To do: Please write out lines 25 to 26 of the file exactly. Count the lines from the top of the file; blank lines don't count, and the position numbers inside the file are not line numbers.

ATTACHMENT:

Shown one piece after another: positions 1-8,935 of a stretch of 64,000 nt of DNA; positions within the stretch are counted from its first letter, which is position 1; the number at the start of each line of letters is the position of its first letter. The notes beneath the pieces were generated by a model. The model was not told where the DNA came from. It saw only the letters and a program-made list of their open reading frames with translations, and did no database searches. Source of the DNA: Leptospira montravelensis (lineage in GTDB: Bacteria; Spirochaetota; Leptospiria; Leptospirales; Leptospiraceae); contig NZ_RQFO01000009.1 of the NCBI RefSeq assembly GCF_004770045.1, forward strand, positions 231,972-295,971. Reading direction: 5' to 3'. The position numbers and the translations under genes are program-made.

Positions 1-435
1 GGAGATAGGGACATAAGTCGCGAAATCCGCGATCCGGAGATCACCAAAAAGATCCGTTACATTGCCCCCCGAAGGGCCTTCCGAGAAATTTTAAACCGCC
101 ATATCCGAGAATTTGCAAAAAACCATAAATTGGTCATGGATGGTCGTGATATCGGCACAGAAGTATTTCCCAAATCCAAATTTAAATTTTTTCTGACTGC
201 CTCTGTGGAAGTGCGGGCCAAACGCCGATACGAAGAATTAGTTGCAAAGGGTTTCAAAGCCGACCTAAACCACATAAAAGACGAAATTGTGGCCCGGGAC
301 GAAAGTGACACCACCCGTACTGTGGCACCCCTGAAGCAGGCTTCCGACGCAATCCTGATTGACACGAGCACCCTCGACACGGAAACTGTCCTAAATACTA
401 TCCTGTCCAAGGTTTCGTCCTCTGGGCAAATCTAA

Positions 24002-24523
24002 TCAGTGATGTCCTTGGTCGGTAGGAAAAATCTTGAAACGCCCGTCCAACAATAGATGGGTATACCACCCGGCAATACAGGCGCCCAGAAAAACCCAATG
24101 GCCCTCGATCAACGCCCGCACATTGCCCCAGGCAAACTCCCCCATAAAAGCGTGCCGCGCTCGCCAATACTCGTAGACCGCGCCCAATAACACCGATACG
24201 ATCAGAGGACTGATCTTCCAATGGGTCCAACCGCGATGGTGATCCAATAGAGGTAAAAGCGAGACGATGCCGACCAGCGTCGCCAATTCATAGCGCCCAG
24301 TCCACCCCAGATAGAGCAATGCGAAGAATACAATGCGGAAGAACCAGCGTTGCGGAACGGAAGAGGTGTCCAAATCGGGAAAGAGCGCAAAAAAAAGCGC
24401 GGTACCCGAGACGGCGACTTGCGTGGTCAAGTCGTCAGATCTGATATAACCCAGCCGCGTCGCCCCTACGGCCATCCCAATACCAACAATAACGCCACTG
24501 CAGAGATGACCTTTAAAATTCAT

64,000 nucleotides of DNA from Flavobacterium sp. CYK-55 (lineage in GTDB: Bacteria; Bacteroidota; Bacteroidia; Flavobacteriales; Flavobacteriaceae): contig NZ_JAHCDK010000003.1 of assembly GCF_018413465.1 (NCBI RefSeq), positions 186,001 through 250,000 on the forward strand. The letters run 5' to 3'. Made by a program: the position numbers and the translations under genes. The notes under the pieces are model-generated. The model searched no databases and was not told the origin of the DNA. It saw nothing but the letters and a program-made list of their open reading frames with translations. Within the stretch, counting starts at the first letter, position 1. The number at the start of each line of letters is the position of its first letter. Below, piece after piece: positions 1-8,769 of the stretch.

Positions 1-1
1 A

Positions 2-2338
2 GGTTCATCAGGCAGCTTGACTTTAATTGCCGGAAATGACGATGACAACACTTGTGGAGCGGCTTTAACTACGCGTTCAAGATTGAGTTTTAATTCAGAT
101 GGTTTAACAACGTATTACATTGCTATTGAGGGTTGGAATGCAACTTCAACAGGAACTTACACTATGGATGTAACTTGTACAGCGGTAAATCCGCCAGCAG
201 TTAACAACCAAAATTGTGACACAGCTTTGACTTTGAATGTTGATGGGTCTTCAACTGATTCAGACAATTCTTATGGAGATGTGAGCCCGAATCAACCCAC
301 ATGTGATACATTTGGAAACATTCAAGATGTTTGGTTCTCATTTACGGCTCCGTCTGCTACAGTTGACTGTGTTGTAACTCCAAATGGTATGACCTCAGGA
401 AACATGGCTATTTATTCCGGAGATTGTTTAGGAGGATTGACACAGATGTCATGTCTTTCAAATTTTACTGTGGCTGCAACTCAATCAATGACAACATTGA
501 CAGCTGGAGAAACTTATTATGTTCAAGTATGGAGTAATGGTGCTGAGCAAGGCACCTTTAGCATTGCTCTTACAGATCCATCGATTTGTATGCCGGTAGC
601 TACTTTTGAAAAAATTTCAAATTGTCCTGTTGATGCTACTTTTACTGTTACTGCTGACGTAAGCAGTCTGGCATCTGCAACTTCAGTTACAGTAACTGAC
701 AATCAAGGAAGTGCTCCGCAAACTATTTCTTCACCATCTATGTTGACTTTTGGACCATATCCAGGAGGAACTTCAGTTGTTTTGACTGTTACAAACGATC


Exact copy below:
601 TACTTTTGAAAAAATTTCAAATTGTCCTGTTGATGCTACTTTTACTGTTACTGCTGACGTAAGCAGTCTGGCATCTGCAACTTCAGTTACAGTAACTGAC
701 AATCAAGGAAGTGCTCCGCAAACTATTTCTTCACCATCTATGTTGACTTTTGGACCATATCCAGGAGGAACTTCAGTTGTTTTGACTGTTACAAACGATC